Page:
With the table set up this way, the customer will always get the right care guide for the plant they bought.

Summary

Lookup tables allow you to match the input from a previous step to a different output depending on what it is. You can build a lookup table using Formatter by Zapier, and use the output of that step in the following Zap action/s.

Things to know

A limitation of using a Lookup table is that it only works if you want to use conditional logic to change a field in a Zap action. If you need to have a different set of actions depending on your condition, the Lookup table isn’t for you. 

Another thing to bear in mind is that you need a Formatter step for each field that you need the logic for. If you need to change a lot of data based on certain conditions, another option may be better for you.

Finally, the input has to be an exact match to what's in the lookup table. If your table says "Cactus" the incoming text can't be something like "Small Cactus". It won't match.

 

Tip: If you need to keep updating the table (e.g. if you need to add new staff members to it), you can create a lookup table using Zapier Tables or Google Sheets. You can add information to the table using a Create or update row action and when you need to get then information from the table you can use a Find Row step.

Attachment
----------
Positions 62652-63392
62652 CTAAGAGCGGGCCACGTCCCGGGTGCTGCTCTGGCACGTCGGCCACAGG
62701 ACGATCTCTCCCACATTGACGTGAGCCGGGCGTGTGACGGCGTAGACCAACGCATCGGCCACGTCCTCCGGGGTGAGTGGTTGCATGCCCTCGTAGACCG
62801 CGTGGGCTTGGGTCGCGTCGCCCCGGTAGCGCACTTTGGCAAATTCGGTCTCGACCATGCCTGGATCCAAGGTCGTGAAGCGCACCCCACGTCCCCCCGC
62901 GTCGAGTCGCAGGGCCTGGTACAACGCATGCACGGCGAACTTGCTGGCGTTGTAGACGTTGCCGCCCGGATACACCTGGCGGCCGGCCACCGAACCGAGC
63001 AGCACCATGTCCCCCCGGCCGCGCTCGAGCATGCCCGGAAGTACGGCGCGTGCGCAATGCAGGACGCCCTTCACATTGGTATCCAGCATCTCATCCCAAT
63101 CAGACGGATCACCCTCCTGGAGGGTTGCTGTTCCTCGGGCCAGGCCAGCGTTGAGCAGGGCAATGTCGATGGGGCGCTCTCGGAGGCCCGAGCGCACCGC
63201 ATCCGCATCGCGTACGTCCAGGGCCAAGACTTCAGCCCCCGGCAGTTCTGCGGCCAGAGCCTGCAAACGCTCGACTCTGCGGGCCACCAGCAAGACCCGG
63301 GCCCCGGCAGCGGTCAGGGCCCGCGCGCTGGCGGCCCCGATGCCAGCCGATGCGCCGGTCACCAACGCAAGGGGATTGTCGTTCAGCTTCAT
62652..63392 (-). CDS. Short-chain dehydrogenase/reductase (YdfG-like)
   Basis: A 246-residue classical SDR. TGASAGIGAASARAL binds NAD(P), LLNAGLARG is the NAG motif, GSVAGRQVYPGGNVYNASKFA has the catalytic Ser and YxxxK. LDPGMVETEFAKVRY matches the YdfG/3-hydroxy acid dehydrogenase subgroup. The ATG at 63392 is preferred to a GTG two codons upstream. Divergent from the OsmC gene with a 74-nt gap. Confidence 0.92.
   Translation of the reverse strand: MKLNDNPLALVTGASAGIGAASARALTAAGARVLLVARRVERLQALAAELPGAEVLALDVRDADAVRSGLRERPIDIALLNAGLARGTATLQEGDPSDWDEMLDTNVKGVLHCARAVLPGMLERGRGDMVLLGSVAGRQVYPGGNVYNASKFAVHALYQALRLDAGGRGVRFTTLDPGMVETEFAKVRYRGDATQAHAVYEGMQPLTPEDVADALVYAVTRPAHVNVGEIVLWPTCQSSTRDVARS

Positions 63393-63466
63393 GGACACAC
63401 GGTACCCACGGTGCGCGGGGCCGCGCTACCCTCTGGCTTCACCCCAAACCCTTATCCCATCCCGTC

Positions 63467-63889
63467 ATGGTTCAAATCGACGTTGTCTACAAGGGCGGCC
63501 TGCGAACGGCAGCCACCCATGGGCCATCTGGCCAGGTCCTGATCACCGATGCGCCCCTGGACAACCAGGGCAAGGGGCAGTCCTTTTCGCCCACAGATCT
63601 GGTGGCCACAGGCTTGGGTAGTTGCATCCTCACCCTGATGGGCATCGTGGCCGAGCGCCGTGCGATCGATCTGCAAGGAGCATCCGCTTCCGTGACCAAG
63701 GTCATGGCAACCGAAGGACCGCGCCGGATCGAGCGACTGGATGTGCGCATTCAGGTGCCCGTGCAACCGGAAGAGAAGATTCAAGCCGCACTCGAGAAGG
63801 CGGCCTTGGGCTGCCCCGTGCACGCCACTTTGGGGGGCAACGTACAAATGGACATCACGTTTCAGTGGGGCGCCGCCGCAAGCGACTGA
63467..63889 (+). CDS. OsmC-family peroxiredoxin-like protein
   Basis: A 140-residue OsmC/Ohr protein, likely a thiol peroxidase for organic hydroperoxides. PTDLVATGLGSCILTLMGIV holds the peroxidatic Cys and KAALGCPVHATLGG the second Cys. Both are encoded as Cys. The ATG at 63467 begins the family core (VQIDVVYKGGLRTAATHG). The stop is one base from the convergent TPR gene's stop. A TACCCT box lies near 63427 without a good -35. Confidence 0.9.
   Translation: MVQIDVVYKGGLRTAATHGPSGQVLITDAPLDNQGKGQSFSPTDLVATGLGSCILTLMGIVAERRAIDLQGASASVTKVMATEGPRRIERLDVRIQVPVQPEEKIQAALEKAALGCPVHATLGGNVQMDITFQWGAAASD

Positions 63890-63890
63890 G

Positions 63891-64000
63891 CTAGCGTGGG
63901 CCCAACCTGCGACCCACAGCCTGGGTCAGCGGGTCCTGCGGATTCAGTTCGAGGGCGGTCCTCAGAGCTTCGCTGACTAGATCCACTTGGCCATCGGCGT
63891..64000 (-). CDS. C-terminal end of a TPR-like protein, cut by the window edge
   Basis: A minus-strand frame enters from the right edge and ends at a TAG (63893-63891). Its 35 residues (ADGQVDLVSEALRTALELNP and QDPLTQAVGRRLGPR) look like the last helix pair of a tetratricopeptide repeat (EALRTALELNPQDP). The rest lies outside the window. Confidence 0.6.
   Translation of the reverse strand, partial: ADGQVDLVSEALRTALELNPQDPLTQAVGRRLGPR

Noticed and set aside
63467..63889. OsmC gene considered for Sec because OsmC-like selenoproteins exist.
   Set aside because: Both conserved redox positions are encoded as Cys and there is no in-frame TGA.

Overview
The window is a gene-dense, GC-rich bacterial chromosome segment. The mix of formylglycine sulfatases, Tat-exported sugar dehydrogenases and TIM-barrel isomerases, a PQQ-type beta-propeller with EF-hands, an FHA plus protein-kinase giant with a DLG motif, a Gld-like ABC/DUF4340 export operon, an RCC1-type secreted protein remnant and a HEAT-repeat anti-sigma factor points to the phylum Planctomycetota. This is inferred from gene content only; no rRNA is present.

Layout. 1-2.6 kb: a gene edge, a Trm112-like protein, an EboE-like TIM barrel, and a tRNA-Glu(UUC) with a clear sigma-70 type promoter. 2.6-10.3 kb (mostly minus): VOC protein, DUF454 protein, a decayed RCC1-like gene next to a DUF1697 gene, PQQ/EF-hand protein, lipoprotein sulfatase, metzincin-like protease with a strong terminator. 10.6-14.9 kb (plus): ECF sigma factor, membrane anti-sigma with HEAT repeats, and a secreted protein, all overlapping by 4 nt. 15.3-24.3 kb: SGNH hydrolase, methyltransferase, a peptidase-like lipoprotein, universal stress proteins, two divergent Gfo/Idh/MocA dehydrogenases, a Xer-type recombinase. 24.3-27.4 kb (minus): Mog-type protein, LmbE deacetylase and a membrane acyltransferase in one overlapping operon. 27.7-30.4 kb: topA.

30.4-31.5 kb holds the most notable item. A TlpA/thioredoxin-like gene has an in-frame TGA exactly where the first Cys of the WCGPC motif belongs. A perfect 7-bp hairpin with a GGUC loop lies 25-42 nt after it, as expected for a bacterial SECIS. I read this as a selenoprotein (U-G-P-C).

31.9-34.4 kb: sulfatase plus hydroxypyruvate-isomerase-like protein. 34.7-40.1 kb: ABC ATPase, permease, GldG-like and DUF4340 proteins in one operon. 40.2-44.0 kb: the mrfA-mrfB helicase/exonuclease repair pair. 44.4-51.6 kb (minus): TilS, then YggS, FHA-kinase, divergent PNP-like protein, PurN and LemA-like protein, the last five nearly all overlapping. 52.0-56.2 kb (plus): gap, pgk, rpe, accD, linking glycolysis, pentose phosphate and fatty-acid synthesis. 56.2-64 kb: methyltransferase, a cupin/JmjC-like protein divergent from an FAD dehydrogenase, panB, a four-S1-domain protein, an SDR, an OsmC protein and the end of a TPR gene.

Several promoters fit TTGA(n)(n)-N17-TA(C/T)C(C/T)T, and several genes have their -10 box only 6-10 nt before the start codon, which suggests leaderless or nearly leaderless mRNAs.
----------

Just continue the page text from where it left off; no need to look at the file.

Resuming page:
Using multiple Zaps with a filter step

If you need different steps in your Zap based on a specific condition, one way to achieve that is by using different Zaps with a filter step.

The idea behind this approach is that you have 2 (or more) Zaps with the same trigger. A filter step in the Zap looks at the incoming data, and either stops the Zap or allows it to continue. You set up Zap 1 so that it continues for condition A and Zap 2 so that it continues for condition B.

Back at Ferntastic Finds, if a customer places an order to be delivered, then a shipping label needs to be created. If it’s being collected, then I need to email the customer to ask them when they will collect the plant. For this I need two Zaps:

  1. A Zap with a filter that only allows the Zap to continue if the order is for delivery, and has actions to generate a shipping label and send an email to the customer

  2. A Zap with a filter that only allows the Zap to continue if the order is for collection, and has an action to send the customer an email

 

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You can find a step-by-step guide to this approach in the help doc: Add branching logic to Zaps with filters

Summary

Using filters with multiple Zaps allows you to set up simple if/then logic. They work best when you need 2 or 3 outcomes. They’re helpful if:

  • You need different steps in your Zap depending on the condition/logic